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Interview with athlete Nils Brüggemann

Nils Brüggemann is an avid triathlete and cross-country skier. Among his greatest sporting achievements is placing second in the relay at the 2021 DATEV Challenge Roth – the world’s largest triathlon competition. He has also made it onto the podium at many long-distance races in his native Germany, and at Sweden’s legendary Vasaloppet cross-country skiing race, Brüggemann placed 28th out of around 8,000 competitors.  

And all this, as he explains in this interview, despite pursuing “only” a semi-professional sporting career in addition to his real job. He spoke with us about his passion, the best way to train, his future athletic goals – and the major role nutrition plays in his physical performance. 

What does sport mean for you? What place does it have in your daily routine?

For me, sport is like cleaning my teeth – it’s just part of the programme. I try to get some exercise every day, even if it’s only 15 minutes’ worth. But I count myself lucky that motivation is not an issue. For me, training is not an option, but rather something I do automatically. That is the only way to achieve and maintain a certain level of athletic performance.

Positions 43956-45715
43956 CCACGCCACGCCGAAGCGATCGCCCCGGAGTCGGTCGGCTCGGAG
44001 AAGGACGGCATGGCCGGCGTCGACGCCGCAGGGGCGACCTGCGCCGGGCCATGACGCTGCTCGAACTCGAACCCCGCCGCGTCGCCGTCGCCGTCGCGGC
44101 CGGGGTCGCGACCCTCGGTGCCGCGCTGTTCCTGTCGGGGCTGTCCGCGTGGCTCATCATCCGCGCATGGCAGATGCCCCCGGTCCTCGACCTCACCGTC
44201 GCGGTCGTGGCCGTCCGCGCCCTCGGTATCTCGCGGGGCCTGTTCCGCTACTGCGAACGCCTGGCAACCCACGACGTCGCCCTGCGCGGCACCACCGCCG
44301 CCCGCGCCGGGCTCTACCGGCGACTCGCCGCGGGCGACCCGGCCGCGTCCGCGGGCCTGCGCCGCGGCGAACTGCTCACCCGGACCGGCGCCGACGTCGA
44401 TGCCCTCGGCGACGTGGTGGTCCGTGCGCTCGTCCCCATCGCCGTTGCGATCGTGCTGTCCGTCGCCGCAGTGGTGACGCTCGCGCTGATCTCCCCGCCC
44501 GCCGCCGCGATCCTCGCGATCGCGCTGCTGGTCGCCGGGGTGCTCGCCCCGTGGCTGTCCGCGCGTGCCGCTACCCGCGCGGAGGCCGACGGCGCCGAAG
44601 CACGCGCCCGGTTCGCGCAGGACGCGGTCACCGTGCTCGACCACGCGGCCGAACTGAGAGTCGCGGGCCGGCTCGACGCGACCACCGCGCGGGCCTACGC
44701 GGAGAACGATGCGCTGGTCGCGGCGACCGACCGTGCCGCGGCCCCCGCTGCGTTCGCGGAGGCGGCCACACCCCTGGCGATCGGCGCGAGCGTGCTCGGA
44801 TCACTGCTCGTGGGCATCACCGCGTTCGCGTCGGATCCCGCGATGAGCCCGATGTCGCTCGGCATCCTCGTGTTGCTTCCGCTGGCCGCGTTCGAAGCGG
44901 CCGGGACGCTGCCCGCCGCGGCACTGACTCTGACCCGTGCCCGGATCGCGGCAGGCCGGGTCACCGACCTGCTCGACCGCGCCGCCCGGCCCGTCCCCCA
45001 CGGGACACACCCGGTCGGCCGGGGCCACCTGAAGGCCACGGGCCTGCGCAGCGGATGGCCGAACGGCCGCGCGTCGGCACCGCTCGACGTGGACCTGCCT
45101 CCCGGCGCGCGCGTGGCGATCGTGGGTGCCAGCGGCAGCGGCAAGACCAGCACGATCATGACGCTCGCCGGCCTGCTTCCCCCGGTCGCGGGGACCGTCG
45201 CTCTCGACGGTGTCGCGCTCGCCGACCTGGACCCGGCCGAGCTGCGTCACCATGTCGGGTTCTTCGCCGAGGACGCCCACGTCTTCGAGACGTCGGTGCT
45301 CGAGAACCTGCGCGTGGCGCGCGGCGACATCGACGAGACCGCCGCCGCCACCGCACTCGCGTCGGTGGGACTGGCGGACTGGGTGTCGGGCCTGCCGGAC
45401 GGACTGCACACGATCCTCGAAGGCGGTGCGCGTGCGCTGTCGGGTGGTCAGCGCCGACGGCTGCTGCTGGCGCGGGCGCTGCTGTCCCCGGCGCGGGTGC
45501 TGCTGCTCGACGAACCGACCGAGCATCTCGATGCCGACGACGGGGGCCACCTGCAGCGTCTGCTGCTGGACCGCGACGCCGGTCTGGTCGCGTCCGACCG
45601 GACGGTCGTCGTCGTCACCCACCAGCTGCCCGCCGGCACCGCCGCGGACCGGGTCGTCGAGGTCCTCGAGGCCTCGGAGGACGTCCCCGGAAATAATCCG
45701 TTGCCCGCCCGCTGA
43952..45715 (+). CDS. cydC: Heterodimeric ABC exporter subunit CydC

So my sporting activities are an important part of my life, second only to my girlfriend, who shares this passion with me. If you don’t make sport a priority, you will never achieve the continuity required to get good and stay good at it. 

Do you prefer to train alone or as part of a team? And why?

I was a keen volleyball player for many years, so I know how to be a team player. During that period, I was also a member of a rowing crew, so I know exactly what it means to be part of a team. Today, I am a team player when it comes to training, but I compete alone. This was the basic distinction I felt I had to make a number of years ago. To be a professional athlete, going it alone offers a tad more flexibility.  

At the moment, my sport programme consists of triathlons in the summer and cross-country skiing in the winter. Although it was not my original plan to pursue these activities, I now do so at a semi-professional level. I have the option of training as part of a group, but I don’t have to. That is precisely the flexibility I value. When my girlfriend and I go to the beach, she can read her book and I can go for a swim by myself anytime I want. If I were on a team, I would have to plan my holidays according to the group’s training plan.